Mathias Uhlen et al., (2017). A pathology atlas of the human cancer transcriptome.
August 2017, model of the month by Varun Kothamachu and Rahuman Sheriff
Original models can be found in our new section on Patient Derived Genome Scale Metabolic Models PDGSMM
For this month, we are making an exception from our usual model of the month article which describes a model from the curated branch.
We will instead discuss models from a recent submission to BioModels which could have a significant impact to the area of personalised medicine and cancer research.
Cancer is a highly complex, multifactorial disease with genetic and environmental factors working together in ways that we do not yet fully understand. Mathematical modelling approaches are increasingly used by researchers to model cancer initiation, progression and metastasis, to elucidate mechanisms and derive quantitative predictions . Previous efforts to model cancer employed modelling abstract cancer growth or considered a small signalling network. Recently M. Uhlen et al.  developed genome scale metabolic model factoring in genomic variability amongst major types of cancer and individual patients. They also included a clinical context to the models which has significant impact on the quality of models in predicting therapeutic outcomes.
To understand inter-cancer and inter-patient variability and the underlying molecular mechanisms, this study carried out a system-wide analysis on the transcriptomic data from tumour samples available in “The Cancer Genome Atlas” (TCGA) [3, 4]. By comparing differential gene expression across samples, and correlating this information with clinical outcome of the patient, a list of candidate prognostic genes was derived. Combining RNA-seq data from individual patients, data from Human Protein Atlas (HPA)  and a generic human metabolic model (HMR2 [6, 7]), personalised Genome Scale Metabolic Models (GSMM) representing tumour growth were reconstructed. With data from nearly 8000 patients across 17 major human cancer groups (21 different cancers), these efforts resulted in 6753 patient specific models. These models are currently hosted in the new “Patient Derived Genome Scale Metabolic Models (PDGSMM)” section  of BioModels, and have the accession numbers MODEL1707110000 - MODEL1707116752.
To build these patient specific GSMMs, the authors used a task-driven model reconstruction algorithm called tINIT  that combines generic human GSMM HMR2 with RNA-seq data from each patient sample. The presence or absence of specific proteins determined from the expression data was used to customise the metabolic pathways described in HMR2 for each patient model. Considering cell growth as the main metabolic task for model reconstruction, the distribution of metabolic fluxes in the model were determined. This approach resulted in 6753 personalised models, each representing an individual patient. These models contain anywhere between 2070 and 4058 metabolites, 2093 to 5261 reactions and 978 to 2102 associated genes. Of these, 1419 metabolites, 1020 reactions and 334 genes were commonly found across all the patient derived models.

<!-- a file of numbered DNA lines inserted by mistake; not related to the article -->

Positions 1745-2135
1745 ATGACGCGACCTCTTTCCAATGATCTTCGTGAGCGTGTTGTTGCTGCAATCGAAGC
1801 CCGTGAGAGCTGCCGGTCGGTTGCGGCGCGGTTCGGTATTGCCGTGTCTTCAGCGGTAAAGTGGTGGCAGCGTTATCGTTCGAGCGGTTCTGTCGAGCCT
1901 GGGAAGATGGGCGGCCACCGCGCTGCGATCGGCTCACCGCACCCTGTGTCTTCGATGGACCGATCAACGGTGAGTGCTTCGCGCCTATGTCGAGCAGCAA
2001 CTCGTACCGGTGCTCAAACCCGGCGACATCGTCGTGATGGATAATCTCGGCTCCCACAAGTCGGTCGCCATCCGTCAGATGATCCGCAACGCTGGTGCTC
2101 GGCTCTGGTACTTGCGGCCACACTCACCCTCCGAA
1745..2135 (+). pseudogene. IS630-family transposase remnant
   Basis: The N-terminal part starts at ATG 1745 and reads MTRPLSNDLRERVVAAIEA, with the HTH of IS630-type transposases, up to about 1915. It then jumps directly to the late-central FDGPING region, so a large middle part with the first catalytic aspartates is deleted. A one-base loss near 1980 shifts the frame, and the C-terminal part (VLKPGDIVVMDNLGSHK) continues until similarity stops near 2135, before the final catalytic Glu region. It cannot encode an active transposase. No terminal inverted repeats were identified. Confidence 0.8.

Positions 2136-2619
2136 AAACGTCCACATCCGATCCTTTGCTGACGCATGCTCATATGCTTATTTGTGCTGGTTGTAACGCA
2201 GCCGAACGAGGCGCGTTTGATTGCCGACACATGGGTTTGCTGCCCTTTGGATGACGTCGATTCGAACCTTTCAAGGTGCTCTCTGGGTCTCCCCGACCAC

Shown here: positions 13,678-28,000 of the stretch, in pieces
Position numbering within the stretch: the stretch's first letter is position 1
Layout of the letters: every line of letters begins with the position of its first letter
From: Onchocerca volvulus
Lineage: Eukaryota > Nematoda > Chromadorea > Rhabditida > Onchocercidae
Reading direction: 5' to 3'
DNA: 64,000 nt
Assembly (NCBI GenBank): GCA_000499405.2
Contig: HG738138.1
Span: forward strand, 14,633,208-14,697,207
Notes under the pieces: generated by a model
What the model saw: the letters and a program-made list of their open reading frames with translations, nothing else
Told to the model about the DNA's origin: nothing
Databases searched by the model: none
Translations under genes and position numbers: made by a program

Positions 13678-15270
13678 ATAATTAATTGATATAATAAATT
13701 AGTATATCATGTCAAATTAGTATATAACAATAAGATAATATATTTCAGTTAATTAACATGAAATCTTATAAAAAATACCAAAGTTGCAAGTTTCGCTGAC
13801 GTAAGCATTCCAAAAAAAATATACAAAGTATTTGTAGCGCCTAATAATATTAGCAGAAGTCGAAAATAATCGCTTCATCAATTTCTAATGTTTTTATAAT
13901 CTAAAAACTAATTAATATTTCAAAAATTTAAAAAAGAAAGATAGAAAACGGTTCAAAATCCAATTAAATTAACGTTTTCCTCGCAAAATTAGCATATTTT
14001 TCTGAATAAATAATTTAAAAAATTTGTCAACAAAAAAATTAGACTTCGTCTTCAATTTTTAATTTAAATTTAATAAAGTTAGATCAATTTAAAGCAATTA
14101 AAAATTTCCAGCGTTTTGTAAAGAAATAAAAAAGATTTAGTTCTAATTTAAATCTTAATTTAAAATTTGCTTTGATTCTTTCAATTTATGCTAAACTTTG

Figure 1 Shows the workflow involved in building a personalised Genome Scale Metabolic Model (GSMM). Figure derived from (2).
By comparing gene expression data across all patient samples collected by TCGA, this study identified a list of candidate prognostic genes associated with different clinical outcomes. The impact of prognostic genes on the clinical outcome (for example, patient survival) can be positive (favourable) or negative (unfavourable). Prognostic genes with favourable and unfavourable influences are defined as genes whose over expression can either increase or decrease chances of patient survival respectively. Examining the functional significance of prognostic genes from the protein coding regions showed that genes with a favourable influence are usually involved in a positive regulation of immune cell activation and cell to cell adhesion (see Figure 3B, from ) while unfavourable genes are associated with cell proliferation, cell cycle regulation and nucleic acid metabolism. Examining the clinical outcomes associated with different types of cancer, in nearly 8000 tissue samples revealed that prostate and testis cancer had the highest (98% and 97% respectively) 3-year survival rate, while high grade glioma and pancreatic cancer had the lowest (8% and 35% respectively) 3-year survival rate.
None of the genes from the hallmarks of cancer  (see Figure 5, from ) were shared across different types of cancer. A functional analysis of the enriched prognostic genes in different prognostic clusters shows that these enriched genes have functional similarities with the hallmark genes involved in DNA repair, angiogenesis, cell to cell signalling and cell proliferation. Such functional comparisons could enable identification of previously unknown genes involved in the onset and progression of cancer.